From the atrocities in the forgotten wars of Afghanistan, Yemen, Syria and others, to the raging human rights issues in Palestine, Myanmar, Philippines and other places. There are the wars that remain hidden in the shadows in places that don’t have a voice, or proximity to power, or those like in Ukraine which is at NATO’s door step, actively consuming our emotions and our economies. Where ever the war though, the parameters of the conversation about the UN/International order haven’t changed in years.
• how does Russia’s attack on Ukraine impact the rules-based system?
• can global partnerships be built?
• how can we defend a rules based international order?
• do we need to revise the rules?
We’ve hammered on, about these points for what feels like forever but there’s been no real push for action/change. We are told - It’s takes time to reform a behemoth of a bureaucracy. The security council did after all allow others in, so what if Veto powers weren’t reformed? But all inaction and the passage of time does, is erode the faith of the people these institutions were built for, in the first place.
The questions that scroll to the 🔝 of my mind every time the topic of the international system and its effectiveness/ineptitude are brought up are - the simple sounding, yet probably unanswerable ones:
• How do we see the 🌎 today? Are we still looking at US centric Vs. the other
• How do we recognise this new world order and does the rules-based order have to adjust for this new perception?
• How do we build partnerships if we are mostly still carrying on with old mindsets?
• Do we even know what rules to change?
• How do we revise them if we do/don’t?
I sat down on the European Parliament’s podium, with the women who’ve been either leading the UN on the front lines, working to change the system from the inside or those navigating its complexities while dealing with the consequences of its often inept, or sometimes adequate approach. Here’s what they said was needed immediately to help the system work for the people it was set up for:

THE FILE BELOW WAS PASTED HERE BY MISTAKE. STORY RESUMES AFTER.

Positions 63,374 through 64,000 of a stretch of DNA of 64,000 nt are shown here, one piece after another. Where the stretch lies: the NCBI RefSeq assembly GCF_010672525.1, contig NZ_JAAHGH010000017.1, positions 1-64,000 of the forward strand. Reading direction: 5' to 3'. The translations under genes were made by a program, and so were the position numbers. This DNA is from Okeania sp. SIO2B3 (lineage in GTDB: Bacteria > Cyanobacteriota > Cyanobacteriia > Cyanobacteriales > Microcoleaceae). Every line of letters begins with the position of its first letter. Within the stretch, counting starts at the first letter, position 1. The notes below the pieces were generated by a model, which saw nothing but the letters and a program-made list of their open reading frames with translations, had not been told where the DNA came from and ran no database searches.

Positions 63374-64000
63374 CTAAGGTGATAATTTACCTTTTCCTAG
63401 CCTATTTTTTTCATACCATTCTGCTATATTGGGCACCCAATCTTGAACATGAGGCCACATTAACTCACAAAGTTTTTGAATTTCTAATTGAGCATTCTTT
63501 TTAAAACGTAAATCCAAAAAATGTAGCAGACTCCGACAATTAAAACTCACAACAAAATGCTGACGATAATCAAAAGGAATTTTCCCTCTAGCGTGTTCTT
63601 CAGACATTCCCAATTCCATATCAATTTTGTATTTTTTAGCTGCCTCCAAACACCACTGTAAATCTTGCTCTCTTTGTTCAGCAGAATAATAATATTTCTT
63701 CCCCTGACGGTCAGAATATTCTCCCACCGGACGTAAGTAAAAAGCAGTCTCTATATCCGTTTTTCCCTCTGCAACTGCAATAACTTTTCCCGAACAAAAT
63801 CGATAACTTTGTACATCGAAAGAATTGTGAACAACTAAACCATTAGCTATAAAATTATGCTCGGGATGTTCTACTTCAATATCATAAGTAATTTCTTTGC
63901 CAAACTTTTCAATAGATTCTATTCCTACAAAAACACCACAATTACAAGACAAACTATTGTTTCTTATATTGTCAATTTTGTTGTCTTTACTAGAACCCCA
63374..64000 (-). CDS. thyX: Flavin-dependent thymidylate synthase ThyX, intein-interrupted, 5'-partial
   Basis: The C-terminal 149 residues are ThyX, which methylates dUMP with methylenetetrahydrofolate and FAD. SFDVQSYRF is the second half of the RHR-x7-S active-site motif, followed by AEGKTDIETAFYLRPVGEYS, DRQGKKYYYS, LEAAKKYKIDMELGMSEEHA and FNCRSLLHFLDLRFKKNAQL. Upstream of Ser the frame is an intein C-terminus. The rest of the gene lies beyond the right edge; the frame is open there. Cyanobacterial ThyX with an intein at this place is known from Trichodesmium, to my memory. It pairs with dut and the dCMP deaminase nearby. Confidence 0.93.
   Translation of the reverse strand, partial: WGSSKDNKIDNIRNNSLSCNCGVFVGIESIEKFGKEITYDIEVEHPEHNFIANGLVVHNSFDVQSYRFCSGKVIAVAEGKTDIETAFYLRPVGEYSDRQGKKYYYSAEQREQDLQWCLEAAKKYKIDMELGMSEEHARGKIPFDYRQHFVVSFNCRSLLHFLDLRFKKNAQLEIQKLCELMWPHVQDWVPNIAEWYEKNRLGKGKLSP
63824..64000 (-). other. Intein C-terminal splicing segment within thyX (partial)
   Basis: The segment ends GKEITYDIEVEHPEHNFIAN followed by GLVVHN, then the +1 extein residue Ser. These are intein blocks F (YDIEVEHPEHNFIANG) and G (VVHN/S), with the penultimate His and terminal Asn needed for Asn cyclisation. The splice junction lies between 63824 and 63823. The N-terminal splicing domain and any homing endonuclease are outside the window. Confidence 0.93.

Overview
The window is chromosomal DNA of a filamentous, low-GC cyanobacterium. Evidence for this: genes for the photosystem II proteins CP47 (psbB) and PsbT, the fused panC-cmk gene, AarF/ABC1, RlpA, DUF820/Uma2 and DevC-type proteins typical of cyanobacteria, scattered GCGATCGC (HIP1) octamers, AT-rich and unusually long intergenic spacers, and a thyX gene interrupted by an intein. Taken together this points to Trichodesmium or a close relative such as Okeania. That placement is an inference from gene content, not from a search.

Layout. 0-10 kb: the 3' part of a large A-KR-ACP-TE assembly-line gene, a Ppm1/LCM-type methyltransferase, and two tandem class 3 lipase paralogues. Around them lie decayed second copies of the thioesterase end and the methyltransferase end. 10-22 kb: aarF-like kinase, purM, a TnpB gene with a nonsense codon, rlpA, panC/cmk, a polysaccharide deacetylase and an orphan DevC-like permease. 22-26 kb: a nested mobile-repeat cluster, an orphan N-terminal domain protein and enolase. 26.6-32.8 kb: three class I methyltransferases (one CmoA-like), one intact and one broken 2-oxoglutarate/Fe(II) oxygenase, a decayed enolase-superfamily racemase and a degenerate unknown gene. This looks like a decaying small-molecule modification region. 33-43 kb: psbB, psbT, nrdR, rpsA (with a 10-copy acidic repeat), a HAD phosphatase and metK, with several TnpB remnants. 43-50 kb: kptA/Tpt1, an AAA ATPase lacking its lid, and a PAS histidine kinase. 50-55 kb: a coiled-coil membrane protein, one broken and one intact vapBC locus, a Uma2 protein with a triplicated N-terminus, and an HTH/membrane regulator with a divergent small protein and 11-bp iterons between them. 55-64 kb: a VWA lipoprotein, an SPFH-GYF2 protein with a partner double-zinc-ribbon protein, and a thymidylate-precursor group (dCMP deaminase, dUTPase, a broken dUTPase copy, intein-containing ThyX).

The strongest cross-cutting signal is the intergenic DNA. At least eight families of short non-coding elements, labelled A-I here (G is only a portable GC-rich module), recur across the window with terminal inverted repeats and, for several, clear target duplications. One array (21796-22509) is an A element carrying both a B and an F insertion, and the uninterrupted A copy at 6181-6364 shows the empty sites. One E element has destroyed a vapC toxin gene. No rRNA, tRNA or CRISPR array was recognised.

Olha Vasylevska-Smahliuk is the MP for Bucha in Ukraine. She was, in another life, an investigative journalist famous for uncovering corruption and illegal acts of Ukraine’s political elite. Driven to politics to make a difference, her words reflected the scars of the unspeakable atrocities in Bucha and laid bare the breakdown of trust in the international system with the continued failure to act on civilian abductions in Ukraine.
“Humanitarian diplomacy is a very nice idea but in my opinion ICRC or the United Nations organisations and others does not work. If we can’t push ICRC or other humanitarian organisations, we can close them!” She added, “The veto in the UN Security Council should be abolished. Because that doesn’t work. The system in which all states are not equal, in which there are privilege and hierarchy has shown its inability to respond adequately to the crisis. So, enough! Abolish the veto in the United Nations and that’s all!
Maria Rachel Arenas is the Chair of the foreign affairs committee of the Philippines, who is currently sitting on a tinderbox as she and her new government and President navigate the mine-filled dance of diplomacy in the South China Sea and domestic crises.